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Perhaps the greatest myth in the Republican pantheon is the claim that "tax cuts pay for themselves." Sadly, that article of supply-side faith—that tax cuts fuel economic growth so explosive that federal revenue exceeds what otherwise would have been collected—has been painfully debunked by decades of history. Unfortunately, as part of the budget deal just completed by Congress, Republicans quietly ensured that such "dynamic scoring" would become part of future analyses by the nonpartisan Congressional Budget Office (CBO). If the GOP succeeds, voodoo economics will henceforth be a feature, not a bug.

That's the word from Politico, which reported that Republicans scored a symbolic victory when "the Senate told the Congressional Budget Office it should give more credit to the economic power of tax cuts." Thanks to the support of six Democratic senators including Mark Begich of Alaska, Kay Hagan of North Carolina, Heidi Heitkamp of North Dakota, Tim Kaine of Virginia, Joe Manchin of West Virginia, and Claire McCaskill of Missouri, former Bush OMB chief Rob Portman was able to secure the passage of an amendment asking the CBO to cook the books:

The amendment endorsed a model called "dynamic scoring," which assumes that tax cuts will pay for at least part of their cost by generating more economic activity. The measure by Sen. Rob Portman (R-Ohio) called on CBO and the Joint Committee on Taxation to include "macroeconomic feedback scoring" in all future estimates of tax legislation.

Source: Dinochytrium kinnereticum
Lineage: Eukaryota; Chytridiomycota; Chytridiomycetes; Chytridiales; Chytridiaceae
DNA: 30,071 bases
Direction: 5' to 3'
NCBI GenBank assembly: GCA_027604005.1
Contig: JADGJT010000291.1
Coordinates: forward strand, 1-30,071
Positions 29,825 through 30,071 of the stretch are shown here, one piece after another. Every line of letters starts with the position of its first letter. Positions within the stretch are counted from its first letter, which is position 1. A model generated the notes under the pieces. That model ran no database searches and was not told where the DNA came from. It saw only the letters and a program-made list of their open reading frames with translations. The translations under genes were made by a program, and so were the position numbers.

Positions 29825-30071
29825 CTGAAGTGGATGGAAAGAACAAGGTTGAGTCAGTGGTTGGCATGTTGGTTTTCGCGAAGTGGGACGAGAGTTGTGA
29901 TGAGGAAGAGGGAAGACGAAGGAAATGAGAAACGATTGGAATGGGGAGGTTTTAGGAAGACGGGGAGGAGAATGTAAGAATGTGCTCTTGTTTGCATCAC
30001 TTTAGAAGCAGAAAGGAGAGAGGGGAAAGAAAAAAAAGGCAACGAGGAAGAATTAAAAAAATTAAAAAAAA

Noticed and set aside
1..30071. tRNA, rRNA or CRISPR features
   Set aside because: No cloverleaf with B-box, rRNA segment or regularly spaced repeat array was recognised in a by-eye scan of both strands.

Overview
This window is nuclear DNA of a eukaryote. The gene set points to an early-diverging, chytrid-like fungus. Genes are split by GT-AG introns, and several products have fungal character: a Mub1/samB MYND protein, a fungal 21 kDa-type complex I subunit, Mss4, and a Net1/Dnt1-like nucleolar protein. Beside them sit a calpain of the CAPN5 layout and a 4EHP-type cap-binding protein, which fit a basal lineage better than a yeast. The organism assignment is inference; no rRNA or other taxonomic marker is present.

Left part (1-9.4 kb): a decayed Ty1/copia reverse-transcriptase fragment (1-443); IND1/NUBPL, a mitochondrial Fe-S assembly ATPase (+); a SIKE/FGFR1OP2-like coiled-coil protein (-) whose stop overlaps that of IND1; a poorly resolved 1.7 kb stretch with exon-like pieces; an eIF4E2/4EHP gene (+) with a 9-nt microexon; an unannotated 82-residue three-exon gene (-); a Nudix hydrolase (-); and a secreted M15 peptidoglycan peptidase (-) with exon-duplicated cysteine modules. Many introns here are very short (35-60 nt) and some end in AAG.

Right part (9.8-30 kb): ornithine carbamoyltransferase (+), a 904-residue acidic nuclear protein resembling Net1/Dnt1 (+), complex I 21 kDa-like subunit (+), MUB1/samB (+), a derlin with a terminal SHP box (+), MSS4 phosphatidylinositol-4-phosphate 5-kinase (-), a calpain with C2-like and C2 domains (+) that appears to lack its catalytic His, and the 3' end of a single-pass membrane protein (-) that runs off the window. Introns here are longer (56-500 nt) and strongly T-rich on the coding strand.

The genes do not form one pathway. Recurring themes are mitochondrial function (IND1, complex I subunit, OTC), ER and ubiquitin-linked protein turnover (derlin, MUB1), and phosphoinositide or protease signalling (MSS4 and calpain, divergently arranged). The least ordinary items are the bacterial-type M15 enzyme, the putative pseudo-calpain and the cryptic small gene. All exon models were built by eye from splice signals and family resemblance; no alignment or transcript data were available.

As James Valvo, policy director at Americans for Prosperity, put it, "This is something that remains important to us."

Important, with good reason. After all, to one degree or another, pretty much every major Republican tax cut scheme from Reagan in 1980, Dole in 1996 and Bush in 2000 to Mitt Romney in 2012 and Paul Ryan's "Path to Prosperity" budget have claimed that the hemorrhage of revenue for the U.S. Treasury from their massive tax cut windfalls for the wealthy would theoretically be offset by bigger collections from a supposedly surging economy. Without resorting to the sleight of hand that is dynamic scoring, these GOP budgets invariably produce red ink as far as the eye can see. That's why House Republicans last proposed H.R. 3582 (the "Pro-Growth Budgeting Act") to require that the CBO estimates also use dynamic scoring to incorporate "supply-side assumptions about the growth-generating magic of tax cuts into official budget estimates, enabling conservatives to evade the deficit-boosting implications (and various congressional barriers that come along with them) of their pet proposals for reducing the tax burden of 'job creators.'"

Most analysts have encouraged the Congressional Budget Office and other forecasters to steer clear of dynamic scoring for two very compelling reasons. First, there's no consensus on how to model it, making the process ripe for manipulation and political chicanery. As former deputy assistant director for tax policy at the Congressional Budget Office and current fellow at the Tax Policy Center Roberton Williams warned: